then the assist. As well-rounded as he was offensively, one could make the case that he's even
better on defense, given his length and ability to pile up the deflections. Jones can defend either
guard spot and knows how to play with a pretty strong motor, which makes him a constant
headache for opponents. D2 programs should be taking a serious interest into most of this team,
but especially Jones, who had quite a strong showing over the weekend.

6'2 '19 Jonathan Breeland (Team All or Nothing)
Sometimes, the evaluation process can be really difficult on some recruits and much more lenient
with others. Unfortunately, Jonathan Breeland hasn't gotten the fairest shake, yet still clearly
showcases the abilities of a Division I point guard. Now set to attend Fork Union Post-Grad, the
6-foot-2 floor general will get another year to make his case as a worthy candidate for the
collegiate ranks. As mentioned before, if Breeland shot the ball this well in the summer of 2017,
then he would be preparing for his first season as a college freshman at a quality program. That
being said, he shouldn't be forced to alter his style, as everything he does will translate to the
next level. Breeland has a quality frame for a point guard, but his craftiness and overall feel for
the game are what make him special. He absorbs contact well and finishes nearly everything at
the rim, but also has deceptive vision in tight spaces and various tricky maneuvers for opposing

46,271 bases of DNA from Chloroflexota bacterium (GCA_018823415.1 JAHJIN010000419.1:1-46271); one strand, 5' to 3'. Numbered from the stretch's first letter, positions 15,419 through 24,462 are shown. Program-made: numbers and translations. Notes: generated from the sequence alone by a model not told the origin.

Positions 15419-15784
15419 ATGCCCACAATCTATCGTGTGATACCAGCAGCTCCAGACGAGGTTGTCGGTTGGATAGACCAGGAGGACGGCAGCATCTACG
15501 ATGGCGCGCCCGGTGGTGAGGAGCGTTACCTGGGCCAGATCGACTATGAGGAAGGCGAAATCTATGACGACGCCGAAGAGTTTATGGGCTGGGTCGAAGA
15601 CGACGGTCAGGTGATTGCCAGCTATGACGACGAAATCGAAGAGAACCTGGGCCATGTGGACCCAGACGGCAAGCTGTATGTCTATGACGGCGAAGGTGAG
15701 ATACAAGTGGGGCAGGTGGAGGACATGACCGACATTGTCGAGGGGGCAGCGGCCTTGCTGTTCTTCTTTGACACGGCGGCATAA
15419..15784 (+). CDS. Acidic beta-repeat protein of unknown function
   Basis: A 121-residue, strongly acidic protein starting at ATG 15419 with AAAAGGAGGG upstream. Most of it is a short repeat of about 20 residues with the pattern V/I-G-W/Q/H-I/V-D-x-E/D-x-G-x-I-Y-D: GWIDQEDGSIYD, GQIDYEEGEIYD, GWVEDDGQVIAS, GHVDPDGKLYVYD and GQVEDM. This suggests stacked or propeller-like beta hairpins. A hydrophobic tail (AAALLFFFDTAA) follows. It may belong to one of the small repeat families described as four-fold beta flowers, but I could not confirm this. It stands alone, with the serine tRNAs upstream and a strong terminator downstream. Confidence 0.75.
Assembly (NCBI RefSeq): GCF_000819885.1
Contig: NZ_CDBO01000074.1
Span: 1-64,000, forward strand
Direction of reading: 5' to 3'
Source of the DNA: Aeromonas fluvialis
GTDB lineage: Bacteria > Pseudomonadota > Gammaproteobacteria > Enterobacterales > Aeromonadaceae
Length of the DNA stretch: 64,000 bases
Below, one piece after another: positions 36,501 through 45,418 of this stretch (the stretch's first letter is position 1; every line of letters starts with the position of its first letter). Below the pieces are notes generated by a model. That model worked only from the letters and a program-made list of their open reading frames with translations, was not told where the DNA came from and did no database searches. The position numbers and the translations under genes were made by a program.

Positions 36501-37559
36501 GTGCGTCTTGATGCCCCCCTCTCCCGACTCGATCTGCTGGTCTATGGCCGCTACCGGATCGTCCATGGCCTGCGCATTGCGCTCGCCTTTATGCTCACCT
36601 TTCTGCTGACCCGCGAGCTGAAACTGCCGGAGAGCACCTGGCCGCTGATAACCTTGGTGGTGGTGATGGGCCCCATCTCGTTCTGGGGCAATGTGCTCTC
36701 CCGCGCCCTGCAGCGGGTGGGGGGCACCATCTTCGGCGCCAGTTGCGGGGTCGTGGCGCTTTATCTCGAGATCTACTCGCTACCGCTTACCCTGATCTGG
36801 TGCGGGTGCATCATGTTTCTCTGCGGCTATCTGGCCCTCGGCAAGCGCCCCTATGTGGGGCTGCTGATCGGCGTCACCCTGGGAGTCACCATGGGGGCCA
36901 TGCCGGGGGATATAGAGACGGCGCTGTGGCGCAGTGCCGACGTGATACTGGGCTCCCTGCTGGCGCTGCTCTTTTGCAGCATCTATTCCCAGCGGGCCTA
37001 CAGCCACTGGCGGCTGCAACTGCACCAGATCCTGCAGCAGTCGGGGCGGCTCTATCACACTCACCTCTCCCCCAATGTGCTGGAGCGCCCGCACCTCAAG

defenders. His former teammate, Robert Braswell, is such a talented player, but Breeland never
really received appropriate credit for how much he set up the combo-forward on offense. Now
with an improved three-point jumper, there is no limit to Breeland's abilities. Prospects with his
IQ and natural playmaking instincts aren't growing on trees, so there should be optimism about
Breeland and his direction going forward.

5'11 '21 Denham Wojcik (TMP Elite)
After listening to various spectators speak about impressive players at our JMAC Showcase and
CP3 Live, it's become increasingly clear that many people don't appreciate quality basketball
players. Take Denham Wojcik, a small, physically undeveloped guard with no impressive
measurements, yet continues to play up multiple levels and maintain a high level of production.
On paper, Wojcik gets dismissed as a non-factor, but his on-court impact is truly incredible given
his age and size. This young man is simply terrific on both ends of the floor, rarely making
mistakes while consistently exemplifying an elite IQ and feel for the game. Offensively, he
usually plays without the ball (since Josiah James is on the team), but can initiate offense as a
strong secondary creator and should continue expanding as a ball-handler and passer over the
next few years. Wojcik is an excellent spot-up threat, but also has a strong ability to pump-fake,
make one or two decisive dribbles, and pull-up from the midrange area. He's way tougher than
he looks and will go right at the teeth of the opposition. Defensively, opponents try to pick on
Wojcik, but have little success, since he's a very capable defender that can accumulate charges
or collect steals. People are welcome to continue judging Wojcik based on his look, but they'd be
better served to let his two-way game do the talking instead.